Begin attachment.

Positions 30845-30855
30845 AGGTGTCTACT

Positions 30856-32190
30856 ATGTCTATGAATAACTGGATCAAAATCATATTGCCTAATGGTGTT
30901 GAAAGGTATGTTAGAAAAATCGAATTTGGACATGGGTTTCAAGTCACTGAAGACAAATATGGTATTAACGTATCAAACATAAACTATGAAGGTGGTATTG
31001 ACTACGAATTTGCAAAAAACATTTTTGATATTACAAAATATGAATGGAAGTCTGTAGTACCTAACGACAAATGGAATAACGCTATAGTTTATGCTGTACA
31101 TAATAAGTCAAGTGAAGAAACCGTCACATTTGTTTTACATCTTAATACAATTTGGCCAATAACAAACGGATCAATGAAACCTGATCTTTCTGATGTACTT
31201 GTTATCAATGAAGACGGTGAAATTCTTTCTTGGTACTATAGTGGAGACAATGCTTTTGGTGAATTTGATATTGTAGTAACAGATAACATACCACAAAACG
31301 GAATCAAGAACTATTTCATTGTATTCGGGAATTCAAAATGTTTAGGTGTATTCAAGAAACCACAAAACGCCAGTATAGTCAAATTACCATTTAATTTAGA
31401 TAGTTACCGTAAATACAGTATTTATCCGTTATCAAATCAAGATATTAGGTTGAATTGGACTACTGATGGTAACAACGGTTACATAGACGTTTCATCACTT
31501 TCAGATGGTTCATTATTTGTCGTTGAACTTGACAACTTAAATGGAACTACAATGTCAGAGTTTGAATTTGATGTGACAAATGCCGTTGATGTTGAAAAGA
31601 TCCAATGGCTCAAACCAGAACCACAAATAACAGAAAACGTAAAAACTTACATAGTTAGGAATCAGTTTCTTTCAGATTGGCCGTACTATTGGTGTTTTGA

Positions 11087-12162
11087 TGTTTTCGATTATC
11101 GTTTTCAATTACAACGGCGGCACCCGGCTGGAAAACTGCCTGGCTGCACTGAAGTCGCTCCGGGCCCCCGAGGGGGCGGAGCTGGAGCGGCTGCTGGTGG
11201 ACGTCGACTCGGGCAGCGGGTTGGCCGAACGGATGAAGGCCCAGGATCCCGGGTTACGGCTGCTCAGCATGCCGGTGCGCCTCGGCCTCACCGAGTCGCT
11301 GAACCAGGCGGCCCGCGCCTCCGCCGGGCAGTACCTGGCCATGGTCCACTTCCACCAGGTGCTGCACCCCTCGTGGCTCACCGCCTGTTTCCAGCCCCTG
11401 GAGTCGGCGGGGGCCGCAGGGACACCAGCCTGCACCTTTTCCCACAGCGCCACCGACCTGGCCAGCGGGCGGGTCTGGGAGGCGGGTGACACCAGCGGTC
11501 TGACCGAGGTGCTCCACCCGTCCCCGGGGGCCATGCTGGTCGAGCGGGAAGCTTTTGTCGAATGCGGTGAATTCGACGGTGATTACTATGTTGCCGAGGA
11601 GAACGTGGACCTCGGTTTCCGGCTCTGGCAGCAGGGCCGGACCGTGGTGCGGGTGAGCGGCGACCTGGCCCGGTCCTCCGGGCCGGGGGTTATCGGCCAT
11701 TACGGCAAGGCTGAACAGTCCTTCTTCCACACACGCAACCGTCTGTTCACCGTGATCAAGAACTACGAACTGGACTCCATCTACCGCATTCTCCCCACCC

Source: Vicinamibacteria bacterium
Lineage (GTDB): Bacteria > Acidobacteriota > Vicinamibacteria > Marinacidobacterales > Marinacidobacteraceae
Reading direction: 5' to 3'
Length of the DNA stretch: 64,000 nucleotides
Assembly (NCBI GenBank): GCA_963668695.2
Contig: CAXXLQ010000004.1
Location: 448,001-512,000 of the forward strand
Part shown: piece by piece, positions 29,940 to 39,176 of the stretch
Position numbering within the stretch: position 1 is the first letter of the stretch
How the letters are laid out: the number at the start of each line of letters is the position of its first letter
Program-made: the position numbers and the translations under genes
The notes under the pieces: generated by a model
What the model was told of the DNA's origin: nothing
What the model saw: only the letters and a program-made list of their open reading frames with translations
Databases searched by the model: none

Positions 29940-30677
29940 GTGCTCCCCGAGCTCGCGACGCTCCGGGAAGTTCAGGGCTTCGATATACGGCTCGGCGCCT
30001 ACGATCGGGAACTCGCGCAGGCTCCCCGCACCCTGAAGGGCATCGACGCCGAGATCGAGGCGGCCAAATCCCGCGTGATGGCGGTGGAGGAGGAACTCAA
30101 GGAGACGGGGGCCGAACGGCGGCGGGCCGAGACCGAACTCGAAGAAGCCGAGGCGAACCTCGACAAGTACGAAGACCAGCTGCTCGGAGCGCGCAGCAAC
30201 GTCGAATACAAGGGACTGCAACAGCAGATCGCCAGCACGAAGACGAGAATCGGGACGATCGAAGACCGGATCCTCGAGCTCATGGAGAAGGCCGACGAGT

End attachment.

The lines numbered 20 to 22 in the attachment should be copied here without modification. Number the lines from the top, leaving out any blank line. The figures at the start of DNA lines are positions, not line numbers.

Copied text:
11601 GAACGTGGACCTCGGTTTCCGGCTCTGGCAGCAGGGCCGGACCGTGGTGCGGGTGAGCGGCGACCTGGCCCGGTCCTCCGGGCCGGGGGTTATCGGCCAT
11701 TACGGCAAGGCTGAACAGTCCTTCTTCCACACACGCAACCGTCTGTTCACCGTGATCAAGAACTACGAACTGGACTCCATCTACCGCATTCTCCCCACCC

Source: Vicinamibacteria bacterium